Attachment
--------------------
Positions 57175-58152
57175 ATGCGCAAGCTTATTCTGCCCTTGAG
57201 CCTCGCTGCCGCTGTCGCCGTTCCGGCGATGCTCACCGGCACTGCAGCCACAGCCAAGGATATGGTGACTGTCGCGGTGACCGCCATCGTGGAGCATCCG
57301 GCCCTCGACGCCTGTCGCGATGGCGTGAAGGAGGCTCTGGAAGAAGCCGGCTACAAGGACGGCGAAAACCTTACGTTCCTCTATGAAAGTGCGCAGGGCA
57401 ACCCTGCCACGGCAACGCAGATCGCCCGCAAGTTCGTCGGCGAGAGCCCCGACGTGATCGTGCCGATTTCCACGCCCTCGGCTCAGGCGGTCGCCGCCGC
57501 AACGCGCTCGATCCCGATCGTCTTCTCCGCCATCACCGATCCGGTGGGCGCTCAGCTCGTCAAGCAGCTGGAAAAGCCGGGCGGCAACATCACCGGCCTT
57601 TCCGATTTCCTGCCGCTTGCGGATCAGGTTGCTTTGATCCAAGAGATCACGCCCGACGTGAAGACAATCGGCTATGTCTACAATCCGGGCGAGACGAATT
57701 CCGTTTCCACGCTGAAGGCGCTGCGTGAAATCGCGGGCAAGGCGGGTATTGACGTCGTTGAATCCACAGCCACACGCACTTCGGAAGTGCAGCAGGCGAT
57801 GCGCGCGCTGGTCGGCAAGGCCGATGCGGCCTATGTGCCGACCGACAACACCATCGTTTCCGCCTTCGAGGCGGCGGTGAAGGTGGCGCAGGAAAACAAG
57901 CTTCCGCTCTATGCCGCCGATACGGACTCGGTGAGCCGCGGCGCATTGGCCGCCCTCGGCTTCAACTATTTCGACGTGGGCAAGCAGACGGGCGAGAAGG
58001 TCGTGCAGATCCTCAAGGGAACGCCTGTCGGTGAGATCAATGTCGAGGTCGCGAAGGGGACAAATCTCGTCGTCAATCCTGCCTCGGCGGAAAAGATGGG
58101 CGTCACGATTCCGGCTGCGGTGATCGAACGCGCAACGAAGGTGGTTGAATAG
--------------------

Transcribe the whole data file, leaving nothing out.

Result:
Positions 57175-58152
57175 ATGCGCAAGCTTATTCTGCCCTTGAG
57201 CCTCGCTGCCGCTGTCGCCGTTCCGGCGATGCTCACCGGCACTGCAGCCACAGCCAAGGATATGGTGACTGTCGCGGTGACCGCCATCGTGGAGCATCCG
57301 GCCCTCGACGCCTGTCGCGATGGCGTGAAGGAGGCTCTGGAAGAAGCCGGCTACAAGGACGGCGAAAACCTTACGTTCCTCTATGAAAGTGCGCAGGGCA
57401 ACCCTGCCACGGCAACGCAGATCGCCCGCAAGTTCGTCGGCGAGAGCCCCGACGTGATCGTGCCGATTTCCACGCCCTCGGCTCAGGCGGTCGCCGCCGC
57501 AACGCGCTCGATCCCGATCGTCTTCTCCGCCATCACCGATCCGGTGGGCGCTCAGCTCGTCAAGCAGCTGGAAAAGCCGGGCGGCAACATCACCGGCCTT
57601 TCCGATTTCCTGCCGCTTGCGGATCAGGTTGCTTTGATCCAAGAGATCACGCCCGACGTGAAGACAATCGGCTATGTCTACAATCCGGGCGAGACGAATT
57701 CCGTTTCCACGCTGAAGGCGCTGCGTGAAATCGCGGGCAAGGCGGGTATTGACGTCGTTGAATCCACAGCCACACGCACTTCGGAAGTGCAGCAGGCGAT
57801 GCGCGCGCTGGTCGGCAAGGCCGATGCGGCCTATGTGCCGACCGACAACACCATCGTTTCCGCCTTCGAGGCGGCGGTGAAGGTGGCGCAGGAAAACAAG
57901 CTTCCGCTCTATGCCGCCGATACGGACTCGGTGAGCCGCGGCGCATTGGCCGCCCTCGGCTTCAACTATTTCGACGTGGGCAAGCAGACGGGCGAGAAGG
58001 TCGTGCAGATCCTCAAGGGAACGCCTGTCGGTGAGATCAATGTCGAGGTCGCGAAGGGGACAAATCTCGTCGTCAATCCTGCCTCGGCGGAAAAGATGGG
58101 CGTCACGATTCCGGCTGCGGTGATCGAACGCGCAACGAAGGTGGTTGAATAG